In honor of Alabama’s 50th Anniversary of the Birmingham Civil Rights Campaign, a national design competition was launched to envision a “Monument to Foot Soldiers.” New York City-based Jaklitsch / Gardner Architects was one of many entrants who responded, hoping to design a monument that would honor the sacrifices made by the unnamed activists who fought for civil rights and celebrate the power of the human spirit.
From the architect: Our Monument stands for each foot soldier- not honored individually but instead for thousands of courageous individual acts of resistance. We honor them for their defiance in the face of brutality and cast aspersions.
Our text, which wraps the ring of the Monument, is about the sound of change and a commemoration gathered from the songs of freedom-these collective hymns turned resistance songs. These songs strengthened the resolve of those ordinary men, women and children to stand together. We offer these words that they might stiffen our resolve- “We shall not be moved” and I “ain’t gonna let nobody turn me round” because you “will keep your eyes on the prize and hold on.”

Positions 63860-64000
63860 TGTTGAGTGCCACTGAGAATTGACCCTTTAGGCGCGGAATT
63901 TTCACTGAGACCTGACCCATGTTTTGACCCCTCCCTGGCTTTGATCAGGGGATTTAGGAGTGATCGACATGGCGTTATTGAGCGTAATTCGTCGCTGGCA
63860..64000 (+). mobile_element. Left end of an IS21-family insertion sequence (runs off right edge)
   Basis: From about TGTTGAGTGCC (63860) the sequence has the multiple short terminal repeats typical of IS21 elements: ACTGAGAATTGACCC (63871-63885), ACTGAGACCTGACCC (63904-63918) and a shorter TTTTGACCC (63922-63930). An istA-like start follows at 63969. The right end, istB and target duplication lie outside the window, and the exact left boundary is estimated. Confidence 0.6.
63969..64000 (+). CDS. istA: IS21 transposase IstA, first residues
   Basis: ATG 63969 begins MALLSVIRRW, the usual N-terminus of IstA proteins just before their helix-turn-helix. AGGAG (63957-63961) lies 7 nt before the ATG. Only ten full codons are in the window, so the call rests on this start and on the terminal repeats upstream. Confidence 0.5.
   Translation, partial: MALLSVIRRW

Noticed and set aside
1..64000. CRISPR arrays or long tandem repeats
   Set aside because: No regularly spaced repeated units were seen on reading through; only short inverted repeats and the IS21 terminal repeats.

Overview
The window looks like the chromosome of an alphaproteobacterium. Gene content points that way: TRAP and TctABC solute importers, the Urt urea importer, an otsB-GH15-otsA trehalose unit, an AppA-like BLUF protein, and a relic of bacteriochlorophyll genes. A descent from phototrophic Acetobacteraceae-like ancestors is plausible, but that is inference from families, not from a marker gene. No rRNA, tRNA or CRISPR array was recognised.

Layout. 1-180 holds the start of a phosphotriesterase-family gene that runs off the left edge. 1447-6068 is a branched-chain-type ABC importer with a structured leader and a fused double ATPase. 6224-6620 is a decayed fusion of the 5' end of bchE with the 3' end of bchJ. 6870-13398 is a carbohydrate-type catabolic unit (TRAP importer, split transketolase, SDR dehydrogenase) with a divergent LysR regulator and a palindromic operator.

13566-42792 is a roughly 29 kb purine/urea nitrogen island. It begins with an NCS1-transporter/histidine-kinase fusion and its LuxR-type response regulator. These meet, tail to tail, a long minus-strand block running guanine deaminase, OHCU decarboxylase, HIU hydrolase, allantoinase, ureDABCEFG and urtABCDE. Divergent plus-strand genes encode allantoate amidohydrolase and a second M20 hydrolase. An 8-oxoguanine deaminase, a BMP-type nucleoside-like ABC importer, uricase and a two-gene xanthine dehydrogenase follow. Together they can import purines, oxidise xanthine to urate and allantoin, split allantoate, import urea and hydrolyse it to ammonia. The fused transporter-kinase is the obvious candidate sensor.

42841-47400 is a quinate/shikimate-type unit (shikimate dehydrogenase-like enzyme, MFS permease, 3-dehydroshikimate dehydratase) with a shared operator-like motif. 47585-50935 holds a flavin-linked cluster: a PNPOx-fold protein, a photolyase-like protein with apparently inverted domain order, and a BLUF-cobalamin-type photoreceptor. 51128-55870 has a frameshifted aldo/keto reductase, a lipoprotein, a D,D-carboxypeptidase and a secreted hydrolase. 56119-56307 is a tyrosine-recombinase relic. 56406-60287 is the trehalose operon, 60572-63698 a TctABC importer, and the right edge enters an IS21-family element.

The Monument is rung with the full verses and our gaze is skyward, while being wrapped in the material surround. The quilts of Gee’s Bend, Alabama, were an inspiration for the possibilities of a three dimensional & formal representation of an African-American material culture. The design hopes to capture a moment in time- 1963, but also to speak to 2013, 2063 and beyond.
The Monument would be a tribute in stainless steel. A Spatial structure in varied finishes- infilled with three kinds of glass with differing textures and opacity. The glass would sparkle and reflect the light during the day, and refract the light at night, shining like a lantern. The pavers and center pedestal would be a regional stone. The design team chose these materials to celebrate the local industry and craft of Birmingham.